Over Easy: Concentrated Housing and Boarding Houses
Housing is a premium for many people and salaries are not compensating for it, especially in cities. The changing face of our cities will have to include lifestyle adjustment that is affordable- smaller living space, or sharing a common kitchen or bathroom. Tiny micro-apartments are becoming more common, as are boardinghouses.
The “boardinghouse boom” has created some initial controversy in Bellevue, WA, where several college students are renting rooms in a single-family home in an upscale neighborhood near Bellevue College:
The rambler Benson first showed her neighbor is an illustration of what went wrong in the neighborhood, city officials say.
When Rooney lived at 1613 144th S.E., it had three bedrooms. Rooney visited her old home in August when she returned to the area for a wedding. A construction worker was outside the home and asked her if she was from the city. When she said no, one of the renters invited her in. She said she was stunned. The house was unrecognizable. It had been chopped into eight small bedrooms filled with blankets and air mattresses, she said.
In an article titled Three ideas to solve Seattle’s affordable housing shortage, the Seattle Times voices concern that rent increases will force the working poor and young adults “out of the urban core.” Citing Sightline Institute Founder Alan Durning‘s e-book released last July, “Unlocking Home: Three Keys to Affordable Communities,” the Times emphasizes three solutions:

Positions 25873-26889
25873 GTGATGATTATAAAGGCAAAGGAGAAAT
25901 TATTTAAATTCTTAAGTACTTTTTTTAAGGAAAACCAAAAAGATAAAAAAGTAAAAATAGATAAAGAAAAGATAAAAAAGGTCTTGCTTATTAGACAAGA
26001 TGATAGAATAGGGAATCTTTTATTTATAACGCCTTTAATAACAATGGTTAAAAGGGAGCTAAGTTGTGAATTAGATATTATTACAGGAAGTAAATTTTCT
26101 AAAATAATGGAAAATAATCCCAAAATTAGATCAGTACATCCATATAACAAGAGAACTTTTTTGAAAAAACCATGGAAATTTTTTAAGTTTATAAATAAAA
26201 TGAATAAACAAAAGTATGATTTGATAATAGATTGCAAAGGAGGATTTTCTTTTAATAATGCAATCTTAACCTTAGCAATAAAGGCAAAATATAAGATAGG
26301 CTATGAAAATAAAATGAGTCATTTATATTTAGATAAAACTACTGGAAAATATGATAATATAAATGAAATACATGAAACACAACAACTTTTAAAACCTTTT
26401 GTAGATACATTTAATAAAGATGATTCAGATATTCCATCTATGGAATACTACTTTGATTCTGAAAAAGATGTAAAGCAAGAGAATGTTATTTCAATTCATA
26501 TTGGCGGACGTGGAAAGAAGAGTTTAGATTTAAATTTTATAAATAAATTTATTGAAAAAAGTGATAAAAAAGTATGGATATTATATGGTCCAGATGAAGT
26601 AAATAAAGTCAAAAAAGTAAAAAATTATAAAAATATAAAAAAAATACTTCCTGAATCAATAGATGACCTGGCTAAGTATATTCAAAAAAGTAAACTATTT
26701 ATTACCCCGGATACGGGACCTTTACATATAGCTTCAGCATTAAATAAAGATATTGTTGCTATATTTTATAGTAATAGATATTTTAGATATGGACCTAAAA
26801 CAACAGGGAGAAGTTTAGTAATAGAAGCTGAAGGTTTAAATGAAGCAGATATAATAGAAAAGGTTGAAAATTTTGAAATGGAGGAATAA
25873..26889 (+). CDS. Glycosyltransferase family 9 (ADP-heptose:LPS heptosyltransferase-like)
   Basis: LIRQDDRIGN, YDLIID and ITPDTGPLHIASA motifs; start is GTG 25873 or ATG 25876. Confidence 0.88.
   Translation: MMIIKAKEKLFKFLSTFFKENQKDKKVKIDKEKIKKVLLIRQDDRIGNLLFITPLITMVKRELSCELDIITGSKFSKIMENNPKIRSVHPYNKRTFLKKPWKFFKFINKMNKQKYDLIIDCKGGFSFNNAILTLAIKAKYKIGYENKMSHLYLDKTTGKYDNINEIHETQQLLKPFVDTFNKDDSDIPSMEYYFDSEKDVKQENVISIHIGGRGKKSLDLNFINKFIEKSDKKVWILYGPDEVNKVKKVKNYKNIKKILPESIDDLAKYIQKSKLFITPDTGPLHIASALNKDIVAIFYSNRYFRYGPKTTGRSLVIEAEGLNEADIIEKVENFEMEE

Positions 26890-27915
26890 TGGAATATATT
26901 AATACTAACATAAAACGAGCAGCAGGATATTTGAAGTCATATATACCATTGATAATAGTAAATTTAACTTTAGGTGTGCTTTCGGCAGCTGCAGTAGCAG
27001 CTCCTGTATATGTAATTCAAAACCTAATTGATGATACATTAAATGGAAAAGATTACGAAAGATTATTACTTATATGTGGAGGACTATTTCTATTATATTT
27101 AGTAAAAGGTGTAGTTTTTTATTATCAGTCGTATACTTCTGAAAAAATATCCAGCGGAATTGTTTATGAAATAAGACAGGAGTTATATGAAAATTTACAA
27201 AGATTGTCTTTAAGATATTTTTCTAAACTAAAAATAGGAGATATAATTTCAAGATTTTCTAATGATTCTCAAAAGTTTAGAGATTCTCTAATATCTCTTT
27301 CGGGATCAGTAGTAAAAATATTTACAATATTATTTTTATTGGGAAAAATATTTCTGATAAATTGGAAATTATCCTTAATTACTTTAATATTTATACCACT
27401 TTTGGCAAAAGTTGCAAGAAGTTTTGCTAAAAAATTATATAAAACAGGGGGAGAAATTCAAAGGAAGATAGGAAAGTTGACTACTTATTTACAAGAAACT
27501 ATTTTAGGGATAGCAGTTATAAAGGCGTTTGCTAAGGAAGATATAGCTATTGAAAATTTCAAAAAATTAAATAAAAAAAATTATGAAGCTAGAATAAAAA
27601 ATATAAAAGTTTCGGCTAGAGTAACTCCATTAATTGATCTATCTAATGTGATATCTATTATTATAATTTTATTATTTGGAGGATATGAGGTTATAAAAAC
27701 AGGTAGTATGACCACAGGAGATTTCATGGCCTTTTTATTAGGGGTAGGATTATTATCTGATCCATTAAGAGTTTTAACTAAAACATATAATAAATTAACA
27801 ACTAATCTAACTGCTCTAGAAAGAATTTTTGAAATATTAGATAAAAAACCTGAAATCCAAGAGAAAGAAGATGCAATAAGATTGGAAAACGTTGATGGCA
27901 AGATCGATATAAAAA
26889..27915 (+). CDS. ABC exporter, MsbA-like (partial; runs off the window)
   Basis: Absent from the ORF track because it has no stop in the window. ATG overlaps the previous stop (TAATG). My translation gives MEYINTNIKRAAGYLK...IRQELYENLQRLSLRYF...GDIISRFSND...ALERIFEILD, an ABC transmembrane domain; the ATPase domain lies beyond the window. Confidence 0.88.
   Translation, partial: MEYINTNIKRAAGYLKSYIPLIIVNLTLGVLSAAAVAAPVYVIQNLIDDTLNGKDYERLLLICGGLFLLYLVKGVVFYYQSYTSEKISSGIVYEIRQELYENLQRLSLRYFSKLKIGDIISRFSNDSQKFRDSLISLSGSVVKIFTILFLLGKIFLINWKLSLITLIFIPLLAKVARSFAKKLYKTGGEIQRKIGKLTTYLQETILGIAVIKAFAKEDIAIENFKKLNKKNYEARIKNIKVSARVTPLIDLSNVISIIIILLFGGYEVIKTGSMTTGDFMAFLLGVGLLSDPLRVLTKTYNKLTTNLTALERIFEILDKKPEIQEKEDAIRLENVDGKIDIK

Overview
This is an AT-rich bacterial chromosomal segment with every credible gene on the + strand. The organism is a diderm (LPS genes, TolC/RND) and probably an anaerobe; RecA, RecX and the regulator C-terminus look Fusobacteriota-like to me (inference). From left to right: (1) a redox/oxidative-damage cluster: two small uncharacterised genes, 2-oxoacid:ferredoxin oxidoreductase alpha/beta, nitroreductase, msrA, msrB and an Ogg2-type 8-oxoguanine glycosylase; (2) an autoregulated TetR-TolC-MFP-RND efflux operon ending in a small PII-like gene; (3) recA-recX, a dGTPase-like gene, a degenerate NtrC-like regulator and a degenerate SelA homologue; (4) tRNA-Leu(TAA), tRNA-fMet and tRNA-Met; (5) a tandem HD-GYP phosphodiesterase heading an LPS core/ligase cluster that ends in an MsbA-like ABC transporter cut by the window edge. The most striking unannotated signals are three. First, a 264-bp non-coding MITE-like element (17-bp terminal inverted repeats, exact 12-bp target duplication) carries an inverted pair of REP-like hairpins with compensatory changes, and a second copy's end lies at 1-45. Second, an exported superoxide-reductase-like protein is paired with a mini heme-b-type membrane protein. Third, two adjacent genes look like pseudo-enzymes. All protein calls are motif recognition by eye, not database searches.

-Legalizing rooming houses. Just a century ago, boarding houses were a common sight in urban areas around the country. Durning argues a “coalition of self-interested” and “well-meaning” property owners successfully banned housing for the the lower-income by pushing for regulations on occupancy limits, requiring private bathrooms and parking spaces, etc. Fast forward to today: We’re seeing a revival.
-Decriminalizing roommates. Seattle currently restricts housing occupancy to eight unrelated roommates. Durning says research shows that’s an ineffective policy because bedrooms in existing buildings, such as large mansions in Capitol Hill, are a source of cheap rent for tenants and extra income for homeowners. He estimates about 27 percent of Seattle bedrooms are unoccupied on any given night.
-Increasing in-law apartments and backyard cottages. Accessory dwelling units (ADUs) are legal in Seattle, but homeowners aren’t choosing to rent them out because the process is so arduous. The city requires homeowners to meet strenuous design standards and mandates additional parking, occupancy and size limits.
The boardinghouse boom and smaller living spaces are not unique to Seattle. Homeowners and homeowner couples commonly advertise on Craigslist, for example, a room rental in their home, to help with their mortgage payment. The idea of a “dwelling” and the idea of a “single-family dwelling” is changing. In addition, rooming homes and boarding houses have been associated with the stigma of slum lords and substandard living conditions- can this change?